Inspired by this post on Android Police, we decided to trawl through our Analytics to figure out which devices had been most popular amongst readers of Ausdroid, and those devices which barely rated a mention.
Why do this? I was interested to see if there was much difference doing this for an Australian audience as opposed to a much larger US-based website. Of the 2,000,000 mobile sessions with Ausdroid this year, there are some surprising findings, including some similarities and a few differences to the US experience. So, read on to find out how we put this together, and the results we found.
Like Android Police, our data is compiled using Google Analytics, which allows you to sort traffic by mobile device. About 5% of our mobile traffic doesn’t register a particular device, either because of their browser or because the manufacturer of the phone left the field undefined. It’s also worth noting that unlike other series phones (e.g. Galaxy S4, S5, S6), Apple’s devices aren’t broken down — all iPhones report as iPhone, and iPads as iPad; there’s no indication of which particular device is used.
The top 10 devices (as well as Apple)
- Apple iPhone – 13.07%
- Apple iPad – 6.08%
- Google Nexus 6P – 5.49%
- Google Pixel XL – 4.54%
- Samsung Galaxy S7 Edge – 4.44%
- Samsung Galaxy S7 – 3.47%
- Google Pixel – 3.03%
- Google Nexus 5X – 2.33%
- Samsung Galaxy S8 – 1.85%
- Samsung Galaxy S8+ – 1.83%
- Samsung Galaxy S5 – 1.71%
- Samsung Galaxy S6 – 1.63%
A somewhat surprising finding is that, in total, 19.15% of our mobile audience used Apple devices. We can’t say which ones, beyond iPhone and iPad, but still, that’s a big slice of the pie.
To keep it a bit more relevant, here’s the same data for the month of December 2017, showing which current devices are most popular:
- Apple iPhone – 19.32%
- Apple iPad – 8.64%
- Google Pixel 2 XL – 5.06%
- Samsung Galaxy S8 – 3.42%
- Samsung Galaxy S7 – 2.93%
- Samsung Galaxy S8+ – 2.74%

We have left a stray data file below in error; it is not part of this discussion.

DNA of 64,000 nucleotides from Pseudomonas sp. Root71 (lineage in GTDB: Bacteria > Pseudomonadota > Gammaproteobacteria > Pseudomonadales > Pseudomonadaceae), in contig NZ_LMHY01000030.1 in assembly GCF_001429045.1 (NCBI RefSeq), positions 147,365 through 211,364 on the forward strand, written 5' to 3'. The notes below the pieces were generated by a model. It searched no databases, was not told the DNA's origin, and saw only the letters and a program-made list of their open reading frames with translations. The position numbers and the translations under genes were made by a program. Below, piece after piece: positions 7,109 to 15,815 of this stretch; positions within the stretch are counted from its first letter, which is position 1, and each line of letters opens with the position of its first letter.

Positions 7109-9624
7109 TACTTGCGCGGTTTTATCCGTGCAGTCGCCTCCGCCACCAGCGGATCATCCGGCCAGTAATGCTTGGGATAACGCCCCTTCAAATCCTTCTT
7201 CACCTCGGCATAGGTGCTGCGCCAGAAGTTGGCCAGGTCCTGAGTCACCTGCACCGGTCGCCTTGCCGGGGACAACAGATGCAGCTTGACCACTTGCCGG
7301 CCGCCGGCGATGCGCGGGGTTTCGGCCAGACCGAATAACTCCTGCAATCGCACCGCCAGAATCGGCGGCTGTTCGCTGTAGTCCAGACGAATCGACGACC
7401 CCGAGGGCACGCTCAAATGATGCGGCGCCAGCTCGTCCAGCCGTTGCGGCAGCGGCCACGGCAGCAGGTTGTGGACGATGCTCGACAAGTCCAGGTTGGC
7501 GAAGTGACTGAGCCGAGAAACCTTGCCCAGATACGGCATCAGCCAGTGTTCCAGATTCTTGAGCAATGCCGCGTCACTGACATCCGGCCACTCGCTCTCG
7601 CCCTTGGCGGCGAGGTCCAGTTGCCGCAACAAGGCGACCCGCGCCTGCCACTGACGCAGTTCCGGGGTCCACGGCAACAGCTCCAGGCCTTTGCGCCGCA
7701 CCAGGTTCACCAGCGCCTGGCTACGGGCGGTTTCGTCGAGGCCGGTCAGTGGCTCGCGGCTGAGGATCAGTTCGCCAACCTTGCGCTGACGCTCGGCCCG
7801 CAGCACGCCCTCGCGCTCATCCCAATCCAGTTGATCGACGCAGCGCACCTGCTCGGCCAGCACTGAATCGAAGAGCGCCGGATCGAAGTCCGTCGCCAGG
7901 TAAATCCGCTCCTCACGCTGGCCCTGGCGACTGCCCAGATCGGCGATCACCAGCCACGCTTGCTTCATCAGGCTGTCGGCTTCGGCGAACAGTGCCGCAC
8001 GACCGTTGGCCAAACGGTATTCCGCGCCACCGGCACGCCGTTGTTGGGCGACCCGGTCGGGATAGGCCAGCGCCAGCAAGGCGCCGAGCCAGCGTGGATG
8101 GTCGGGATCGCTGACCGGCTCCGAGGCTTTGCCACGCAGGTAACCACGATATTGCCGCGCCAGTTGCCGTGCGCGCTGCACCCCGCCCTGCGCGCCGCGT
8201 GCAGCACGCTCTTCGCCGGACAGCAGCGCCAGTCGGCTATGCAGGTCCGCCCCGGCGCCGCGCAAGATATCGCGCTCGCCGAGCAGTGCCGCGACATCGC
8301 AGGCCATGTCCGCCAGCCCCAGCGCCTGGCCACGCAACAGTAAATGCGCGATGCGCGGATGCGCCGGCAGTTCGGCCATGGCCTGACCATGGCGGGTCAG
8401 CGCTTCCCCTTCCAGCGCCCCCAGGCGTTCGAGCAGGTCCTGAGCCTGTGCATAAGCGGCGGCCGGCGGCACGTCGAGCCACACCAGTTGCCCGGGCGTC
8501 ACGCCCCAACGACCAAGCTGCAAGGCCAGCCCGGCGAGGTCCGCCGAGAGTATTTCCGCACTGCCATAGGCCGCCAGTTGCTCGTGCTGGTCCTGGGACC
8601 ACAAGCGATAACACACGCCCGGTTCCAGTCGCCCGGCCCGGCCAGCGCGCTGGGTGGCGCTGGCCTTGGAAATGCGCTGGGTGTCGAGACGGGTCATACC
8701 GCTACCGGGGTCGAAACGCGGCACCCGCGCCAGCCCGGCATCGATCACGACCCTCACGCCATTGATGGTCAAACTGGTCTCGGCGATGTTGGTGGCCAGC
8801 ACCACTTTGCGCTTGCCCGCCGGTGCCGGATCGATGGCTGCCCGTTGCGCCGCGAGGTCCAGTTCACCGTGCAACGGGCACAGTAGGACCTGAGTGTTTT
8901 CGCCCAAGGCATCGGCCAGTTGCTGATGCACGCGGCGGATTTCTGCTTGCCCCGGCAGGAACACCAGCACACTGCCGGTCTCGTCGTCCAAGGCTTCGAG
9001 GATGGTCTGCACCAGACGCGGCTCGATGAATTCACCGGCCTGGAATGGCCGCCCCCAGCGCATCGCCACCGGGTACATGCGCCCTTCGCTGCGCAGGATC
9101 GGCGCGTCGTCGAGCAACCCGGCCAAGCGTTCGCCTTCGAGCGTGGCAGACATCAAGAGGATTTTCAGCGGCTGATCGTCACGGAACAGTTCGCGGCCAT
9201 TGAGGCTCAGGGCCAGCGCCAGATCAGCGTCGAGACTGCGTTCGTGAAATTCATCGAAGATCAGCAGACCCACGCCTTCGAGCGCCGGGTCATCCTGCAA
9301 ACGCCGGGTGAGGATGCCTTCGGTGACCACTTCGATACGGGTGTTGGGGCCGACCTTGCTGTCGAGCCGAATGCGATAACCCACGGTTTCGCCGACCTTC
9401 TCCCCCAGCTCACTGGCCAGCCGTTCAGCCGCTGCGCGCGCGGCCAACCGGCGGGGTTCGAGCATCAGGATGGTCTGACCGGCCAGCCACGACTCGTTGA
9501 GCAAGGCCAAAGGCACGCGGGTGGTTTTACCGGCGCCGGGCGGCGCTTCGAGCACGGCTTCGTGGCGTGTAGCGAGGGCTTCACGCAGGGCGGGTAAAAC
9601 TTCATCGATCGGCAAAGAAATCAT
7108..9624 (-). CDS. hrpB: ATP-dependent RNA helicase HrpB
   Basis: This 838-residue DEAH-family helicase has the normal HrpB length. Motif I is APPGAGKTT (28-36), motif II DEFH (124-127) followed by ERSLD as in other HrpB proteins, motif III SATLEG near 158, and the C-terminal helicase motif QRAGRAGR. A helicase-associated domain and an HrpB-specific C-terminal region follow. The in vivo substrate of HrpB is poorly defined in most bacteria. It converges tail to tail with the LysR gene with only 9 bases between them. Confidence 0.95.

- Google Pixel XL – 2.61%
- Google Nexus 6P – 2.52%
- Samsung Galaxy S7 Edge – 2.17%
- Samsung Galaxy Note 8 – 2.16%
- Google Pixel – 1.78%
- Samsung Galaxy S5 – 1.56%
Here’s some strange findings
Firstly, whoever’s still using the Samsung Galaxy Note 7, return that deathtrap and get a refund. 7 readers used the Galaxy Note 7 regularly during December 2017. Like seriously, wtf?
The top phones that aren’t Apple? They’re dominated by Google’s Pixel line and Samsung’s flagship phones. By a convincing margin, too. In fact, to get past these phones and find something different, we have to dig down the list quite a bit. Here’s where there’s some other flavour, and this is for the month of December only:
- Number 16: Acer A1-850 Iconia
- Number 18: OnePlus 5
- Number 19: LG G6
- Number 20: HTC 10
- Number 22: Moto G5 Plus
One thing we can draw from this is that LG users aren’t ranked highly in our readership either. LG G6 fares reasonably well at #19, and then we dig down and find the V20 at #26, V30 at #32 and LG’s G4 (still going, apparently) at #36.
Motorola does alright, first showing at #22 with the Moto G5 Plus and at #24 with Moto G4. The fact that they’re not a huge percentage of our readership (something like 1% of mobile devices in total) says that Motorola, while doing well, could do a lot better.
HTC’s 10 is at position #20, and the rest of their devices don’t even show in the top 100. This doesn’t bode well, despite the (apparent) popularity of the HTC U11 range.
The first Sony appears at position #35, with the Sony Xperia XZ Premium. The Xperia Z5 is way lower at #48. While Sony made a lot of song and dance about these phones earlier in the year, they’re really not advertised all that widely – compared to say Samsung and Google’s devices – and so it isn’t all that surprising there aren’t many readers using them.
Huawei is another surprise, with their P9 and Mate 9 the first appearances around #37 – #45. This year’s Huawei P10 rated a mere 0.10% of the readership at rank #87. The Mate 10 range didn’t even factor.
The last but not least is old Nexus phones – the Nexus 5X and 6P are well over two years old now, and yet still account for a combined 3.66% of visitors in December 2017. Apparently people don’t like to let go of a good thing .. not that the Nexus 5X was much good, but the 6P was certainly better.
What can we make of this?
Our mobile readership – which is roughly half of our entire readership – prefers Google and Samsung products (when they’re not using Apple). So, next time you’re wondering why we devote so much time to Samsung and Google rumours, now you know.
There’s significantly less use of what we would consider the other ‘major’ brands such as LG, HTC and Sony. Huawei is also surprisingly low on the overall readership.
Perhaps most relevant at this time of the yearly cycle – in the month or two prior to Mobile World Congress – is that precisely nothing launched at MWC 2017 features in the top 10, either for the year or for the month of December. In fact, the highest of them – LG’s G6 – doesn’t show until position 19.
I think what we can take from this is something we’ve known for a while; Ausdroid’s readership prefers the mainstream devices, and though there is significant vocal interest in more niche devices (and those from emerging manufacturers), those vocal users do not make up the bulk of our actual readers. We’ll take something from these findings into 2018, and we look forward to seeing what exciting new products we can report on next year!